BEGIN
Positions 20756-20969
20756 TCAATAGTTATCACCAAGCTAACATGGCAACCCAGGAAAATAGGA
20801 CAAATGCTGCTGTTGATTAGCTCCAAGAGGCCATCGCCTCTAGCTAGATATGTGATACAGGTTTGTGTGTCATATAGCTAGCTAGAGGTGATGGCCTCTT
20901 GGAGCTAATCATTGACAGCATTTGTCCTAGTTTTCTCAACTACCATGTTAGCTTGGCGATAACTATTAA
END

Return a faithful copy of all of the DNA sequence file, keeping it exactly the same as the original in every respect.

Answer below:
Positions 20756-20969
20756 TCAATAGTTATCACCAAGCTAACATGGCAACCCAGGAAAATAGGA
20801 CAAATGCTGCTGTTGATTAGCTCCAAGAGGCCATCGCCTCTAGCTAGATATGTGATACAGGTTTGTGTGTCATATAGCTAGCTAGAGGTGATGGCCTCTT
20901 GGAGCTAATCATTGACAGCATTTGTCCTAGTTTTCTCAACTACCATGTTAGCTTGGCGATAACTATTAA